That’s it! It is just like Yahtzee…roll and re-roll and hope to get more points than everyone else. Okay…to be fair, it is much more complicated than Yahtzee, but the rolling mechanism is the same. However, you do get a cool galaxy mat and some wooden figures to move around on it.
The player mat with ships at home, my empire at Level 3 (hex with a star on it), my energy (lightning bolt) and culture (column) at zero. I have 3 colonized planets worth a total of 5 victory points.
Which dice do I activate, in which order, when do I re-roll, how many do I re-roll, who will follow, and what will they gain when they follow?…and why these decisions in combination can be very, very ugly!
The crux of why the game is strategic and not just multiplayer solitaire (like that crappy Race for the Galaxy game) is the “follow” mechanism. Because other players can mimic your actions for a very small price (=1 culture) they can do almost the same thing you do…but during your turn not during their turn. For example, if you acquire energy they might acquire more…on your turn! Thus, the game is all about opportunity costs. You will not want to advance your empire if 1 or more enemies do it too, you won’t want to acquire energy if other players acquire more, etc. You are going to want to take actions that might help you and be of little to no use to your opponents.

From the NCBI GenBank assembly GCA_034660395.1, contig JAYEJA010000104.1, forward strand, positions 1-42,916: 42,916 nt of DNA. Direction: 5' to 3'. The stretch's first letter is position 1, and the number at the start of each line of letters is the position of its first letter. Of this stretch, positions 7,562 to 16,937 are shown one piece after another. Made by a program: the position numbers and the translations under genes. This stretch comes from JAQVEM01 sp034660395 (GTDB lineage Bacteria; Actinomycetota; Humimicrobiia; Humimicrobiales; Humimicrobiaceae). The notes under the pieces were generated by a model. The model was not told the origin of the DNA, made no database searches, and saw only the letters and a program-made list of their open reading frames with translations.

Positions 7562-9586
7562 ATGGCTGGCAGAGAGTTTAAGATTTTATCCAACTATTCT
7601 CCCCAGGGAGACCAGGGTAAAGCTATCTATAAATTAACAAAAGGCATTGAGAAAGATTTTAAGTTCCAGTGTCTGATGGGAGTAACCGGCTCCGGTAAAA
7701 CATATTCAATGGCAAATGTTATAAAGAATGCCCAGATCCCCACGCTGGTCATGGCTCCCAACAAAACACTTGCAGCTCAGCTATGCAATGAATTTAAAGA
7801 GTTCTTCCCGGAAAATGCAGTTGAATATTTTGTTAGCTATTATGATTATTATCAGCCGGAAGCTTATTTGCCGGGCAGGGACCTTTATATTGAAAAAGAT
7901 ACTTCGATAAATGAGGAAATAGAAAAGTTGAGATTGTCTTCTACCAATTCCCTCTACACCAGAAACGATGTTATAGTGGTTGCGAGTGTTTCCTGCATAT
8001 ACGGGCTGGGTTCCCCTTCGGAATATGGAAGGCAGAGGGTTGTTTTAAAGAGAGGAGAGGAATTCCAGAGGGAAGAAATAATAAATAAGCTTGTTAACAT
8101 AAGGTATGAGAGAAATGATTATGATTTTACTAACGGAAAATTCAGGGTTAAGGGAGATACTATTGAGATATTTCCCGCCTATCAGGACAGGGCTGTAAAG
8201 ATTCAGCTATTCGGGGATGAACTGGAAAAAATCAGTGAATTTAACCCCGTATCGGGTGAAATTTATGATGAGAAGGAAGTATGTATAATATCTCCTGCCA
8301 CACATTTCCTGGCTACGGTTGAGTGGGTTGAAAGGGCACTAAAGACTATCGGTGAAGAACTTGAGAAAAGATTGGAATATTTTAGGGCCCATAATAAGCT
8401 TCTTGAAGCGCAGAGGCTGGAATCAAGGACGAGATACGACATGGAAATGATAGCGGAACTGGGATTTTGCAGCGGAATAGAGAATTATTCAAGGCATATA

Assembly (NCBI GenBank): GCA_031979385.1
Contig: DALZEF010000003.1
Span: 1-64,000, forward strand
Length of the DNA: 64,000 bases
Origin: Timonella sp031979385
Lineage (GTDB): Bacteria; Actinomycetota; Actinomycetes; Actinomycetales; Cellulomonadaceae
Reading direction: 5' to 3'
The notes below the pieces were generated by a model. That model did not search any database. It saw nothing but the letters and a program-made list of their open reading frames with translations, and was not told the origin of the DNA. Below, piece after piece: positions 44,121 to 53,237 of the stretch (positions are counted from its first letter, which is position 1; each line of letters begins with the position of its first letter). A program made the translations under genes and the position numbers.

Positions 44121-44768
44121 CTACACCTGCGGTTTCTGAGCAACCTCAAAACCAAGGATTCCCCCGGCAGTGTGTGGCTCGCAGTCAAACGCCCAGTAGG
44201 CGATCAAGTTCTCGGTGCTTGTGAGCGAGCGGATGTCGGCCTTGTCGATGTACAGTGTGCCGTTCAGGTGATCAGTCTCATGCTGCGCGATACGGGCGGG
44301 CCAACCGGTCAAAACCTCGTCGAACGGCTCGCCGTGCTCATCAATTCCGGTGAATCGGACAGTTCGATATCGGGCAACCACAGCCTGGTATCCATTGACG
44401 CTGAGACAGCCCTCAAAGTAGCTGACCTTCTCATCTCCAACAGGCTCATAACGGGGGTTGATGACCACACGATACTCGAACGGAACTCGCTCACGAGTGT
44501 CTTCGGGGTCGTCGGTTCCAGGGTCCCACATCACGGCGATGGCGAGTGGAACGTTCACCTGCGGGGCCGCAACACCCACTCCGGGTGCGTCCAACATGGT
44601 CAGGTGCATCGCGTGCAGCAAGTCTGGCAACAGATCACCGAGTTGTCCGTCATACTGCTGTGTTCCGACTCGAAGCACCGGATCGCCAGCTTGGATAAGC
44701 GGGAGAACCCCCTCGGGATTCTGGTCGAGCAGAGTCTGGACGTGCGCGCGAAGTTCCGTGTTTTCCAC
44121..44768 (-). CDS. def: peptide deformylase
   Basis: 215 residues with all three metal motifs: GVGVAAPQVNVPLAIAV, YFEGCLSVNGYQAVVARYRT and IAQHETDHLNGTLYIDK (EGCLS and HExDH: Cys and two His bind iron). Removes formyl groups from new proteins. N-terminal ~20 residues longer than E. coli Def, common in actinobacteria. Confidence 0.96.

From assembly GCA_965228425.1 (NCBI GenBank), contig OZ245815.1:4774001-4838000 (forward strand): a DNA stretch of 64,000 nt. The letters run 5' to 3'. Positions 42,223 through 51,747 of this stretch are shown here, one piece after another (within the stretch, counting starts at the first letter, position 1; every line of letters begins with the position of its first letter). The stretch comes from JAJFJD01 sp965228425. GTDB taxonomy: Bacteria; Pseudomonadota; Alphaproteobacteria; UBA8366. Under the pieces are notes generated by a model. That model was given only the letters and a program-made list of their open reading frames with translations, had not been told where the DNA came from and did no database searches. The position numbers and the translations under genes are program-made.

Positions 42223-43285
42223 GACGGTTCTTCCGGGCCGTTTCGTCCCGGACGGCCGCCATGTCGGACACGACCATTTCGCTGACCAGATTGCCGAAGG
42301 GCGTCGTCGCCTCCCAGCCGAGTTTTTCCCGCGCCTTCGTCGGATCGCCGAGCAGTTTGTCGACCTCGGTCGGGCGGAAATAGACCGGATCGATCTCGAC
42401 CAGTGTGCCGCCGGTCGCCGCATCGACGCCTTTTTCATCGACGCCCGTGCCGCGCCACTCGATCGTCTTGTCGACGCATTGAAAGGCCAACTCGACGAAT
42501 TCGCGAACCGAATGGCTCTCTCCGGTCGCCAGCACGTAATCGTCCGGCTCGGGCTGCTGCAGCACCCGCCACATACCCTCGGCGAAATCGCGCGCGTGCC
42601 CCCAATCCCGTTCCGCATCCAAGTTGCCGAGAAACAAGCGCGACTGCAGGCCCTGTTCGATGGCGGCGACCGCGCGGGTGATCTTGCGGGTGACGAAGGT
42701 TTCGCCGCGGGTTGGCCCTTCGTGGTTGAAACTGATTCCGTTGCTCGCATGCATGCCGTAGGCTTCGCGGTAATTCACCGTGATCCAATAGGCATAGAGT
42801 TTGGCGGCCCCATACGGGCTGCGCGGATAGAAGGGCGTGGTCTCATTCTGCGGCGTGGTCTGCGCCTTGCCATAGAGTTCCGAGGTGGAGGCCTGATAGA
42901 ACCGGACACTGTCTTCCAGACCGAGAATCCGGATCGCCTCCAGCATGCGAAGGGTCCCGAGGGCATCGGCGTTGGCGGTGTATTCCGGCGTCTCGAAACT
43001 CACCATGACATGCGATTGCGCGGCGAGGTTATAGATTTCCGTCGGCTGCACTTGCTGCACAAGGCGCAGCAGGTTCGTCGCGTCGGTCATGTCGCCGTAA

But this same mechanism is why the game is very, very ugly in multiplayer. For example, in a recent game I found myself on the last turn (another player had triggered the end of the game by achieving at least 21 victory points). I knew that I could win if I could get the dice to precisely be utilized in a specific order that would 1) get me enough energy (at least two dice of energy) to advance my empire, 2) roll a Utilize your Galaxy Mat action (to actually do the advancing of the empire), 3) because of actions available on my colonized planets and the open planets, I could roll another Galaxy Mat action to help out by using a planet power, 4) perhaps if I roll two ship movements I could land on a specific open planet and use its power to get some of these other actions done, 5) get me two diplomacy to colonize a planet and VERY IMPORTANTLY, 6) because of the follow mechanism these had to be done in a particular order so that my opponent with 21+ victory points wouldn’t get more points. Also, I thought it a priority to colonize a particular planet to get my secret objective just in case he had met his secret objective (note: at the end of the game he revealed that he had indeed achieved it).